In terms of Iranian responses, there are two areas in which these can be confidently expected, together with a number of options that may be utilised over a range of timescales. The first immediate response would be a withdrawal from the Nuclear Non-Proliferation Treaty, a process requiring ninety days notice.This would be a clear signal that Iran no longer felt bound by the Treaty, especially having been attacked by a country that has never signed the Treaty. Iran could claim justification for the decision since Article X of the Treaty requires that a state intending to withdraw gives reasons for that decision, such as if “extraordinary events related to the subject matter of this treaty have jeopardized the supreme interests of its country.”
The second, and closely related, response would be an immediate decision to prioritise the development
of nuclear weapons to deter further attacks. Such development might use deeply-buried facilities that
are reported to be under construction. Indeed, it is probable that the Iranian nuclear planners have long
assumed that a military assault was likely and that plans have been made to ensure survival and
reinvigoration of a core part of any potential weapons capability.[…]
Iran would also have the potential to act in a number of areas, not all of them directly related to Israel,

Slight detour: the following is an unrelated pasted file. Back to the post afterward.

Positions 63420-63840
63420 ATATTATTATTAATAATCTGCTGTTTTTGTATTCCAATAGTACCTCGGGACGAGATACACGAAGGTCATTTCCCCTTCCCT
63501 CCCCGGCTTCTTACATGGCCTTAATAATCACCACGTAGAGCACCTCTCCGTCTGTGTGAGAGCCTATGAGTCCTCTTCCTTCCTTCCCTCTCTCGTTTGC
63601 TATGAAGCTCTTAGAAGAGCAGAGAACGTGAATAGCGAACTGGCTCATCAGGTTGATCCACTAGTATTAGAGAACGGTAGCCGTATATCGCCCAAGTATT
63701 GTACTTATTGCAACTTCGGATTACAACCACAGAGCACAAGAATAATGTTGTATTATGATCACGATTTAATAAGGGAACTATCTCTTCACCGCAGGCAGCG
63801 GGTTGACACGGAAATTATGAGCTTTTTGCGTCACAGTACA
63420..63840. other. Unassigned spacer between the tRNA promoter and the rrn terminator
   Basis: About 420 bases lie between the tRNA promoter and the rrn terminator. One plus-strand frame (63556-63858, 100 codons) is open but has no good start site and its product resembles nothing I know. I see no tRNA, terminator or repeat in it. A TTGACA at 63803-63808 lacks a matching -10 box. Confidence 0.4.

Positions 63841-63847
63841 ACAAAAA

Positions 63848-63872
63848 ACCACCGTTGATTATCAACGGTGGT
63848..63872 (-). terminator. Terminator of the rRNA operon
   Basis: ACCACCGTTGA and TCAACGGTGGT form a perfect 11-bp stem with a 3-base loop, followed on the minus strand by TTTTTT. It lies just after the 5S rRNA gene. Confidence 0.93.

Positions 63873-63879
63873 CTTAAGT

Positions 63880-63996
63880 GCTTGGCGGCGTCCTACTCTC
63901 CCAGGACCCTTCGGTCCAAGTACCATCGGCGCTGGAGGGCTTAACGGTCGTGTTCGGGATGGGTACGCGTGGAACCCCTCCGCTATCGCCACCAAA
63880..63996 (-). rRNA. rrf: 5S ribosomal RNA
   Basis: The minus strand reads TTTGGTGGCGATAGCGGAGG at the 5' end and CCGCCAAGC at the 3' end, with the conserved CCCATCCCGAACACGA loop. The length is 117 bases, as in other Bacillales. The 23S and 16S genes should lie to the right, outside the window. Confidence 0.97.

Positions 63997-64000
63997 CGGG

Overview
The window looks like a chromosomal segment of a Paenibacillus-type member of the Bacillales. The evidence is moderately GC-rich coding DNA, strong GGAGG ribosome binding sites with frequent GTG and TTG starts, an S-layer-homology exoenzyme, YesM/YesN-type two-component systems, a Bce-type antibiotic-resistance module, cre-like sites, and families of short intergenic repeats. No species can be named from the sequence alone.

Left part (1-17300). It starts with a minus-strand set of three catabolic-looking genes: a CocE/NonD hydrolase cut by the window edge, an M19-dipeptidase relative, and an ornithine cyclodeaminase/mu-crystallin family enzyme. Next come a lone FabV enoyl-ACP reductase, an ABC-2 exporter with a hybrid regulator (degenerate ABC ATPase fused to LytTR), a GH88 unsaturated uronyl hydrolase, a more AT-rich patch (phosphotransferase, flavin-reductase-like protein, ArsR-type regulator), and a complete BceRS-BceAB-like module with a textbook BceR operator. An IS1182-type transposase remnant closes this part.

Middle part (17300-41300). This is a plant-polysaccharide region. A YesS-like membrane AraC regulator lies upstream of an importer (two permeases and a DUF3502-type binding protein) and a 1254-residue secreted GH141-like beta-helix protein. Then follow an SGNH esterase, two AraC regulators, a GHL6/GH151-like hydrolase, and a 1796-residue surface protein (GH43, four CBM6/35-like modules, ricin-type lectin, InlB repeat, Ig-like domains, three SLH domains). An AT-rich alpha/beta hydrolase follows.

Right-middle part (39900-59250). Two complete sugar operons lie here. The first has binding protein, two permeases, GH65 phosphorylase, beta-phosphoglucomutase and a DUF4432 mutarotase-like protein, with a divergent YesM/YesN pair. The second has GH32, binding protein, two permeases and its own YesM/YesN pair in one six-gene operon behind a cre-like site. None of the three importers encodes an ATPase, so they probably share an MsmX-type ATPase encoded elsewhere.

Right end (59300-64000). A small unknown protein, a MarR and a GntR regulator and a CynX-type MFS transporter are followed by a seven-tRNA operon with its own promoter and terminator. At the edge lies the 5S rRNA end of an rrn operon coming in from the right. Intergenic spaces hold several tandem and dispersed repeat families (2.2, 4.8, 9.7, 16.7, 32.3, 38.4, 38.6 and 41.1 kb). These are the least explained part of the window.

but many of them targeting the United States and its western partners considered to be so markedly pro-
Israeli. Given that the strike aircraft used in the attack would be of US origin, and the closeness of the
US/Israel military relationship cited earlier, one should expect that a narrative of US involvement (e.g.
“US warplanes in Israeli markings” and an assumption of active US permission and support, whether true or not) would be common and widely accepted.
Spheres of action could include any or all of the following.
• Missile attacks on Israel using conventionally-armed systems might be carried out primarily to demonstrate the survival of a capability after an initial Israeli attack. These would be intended principally to undermine Israeli morale rather than have any serious military effect.
• Closure of the Straits of Hormuz, however brief, would cause a sharp rise in oil prices and be a
reminder of Iran’s leverage over Gulf shipping routes. Any sustained price rise would have a potentially catastrophic impact on the global economy.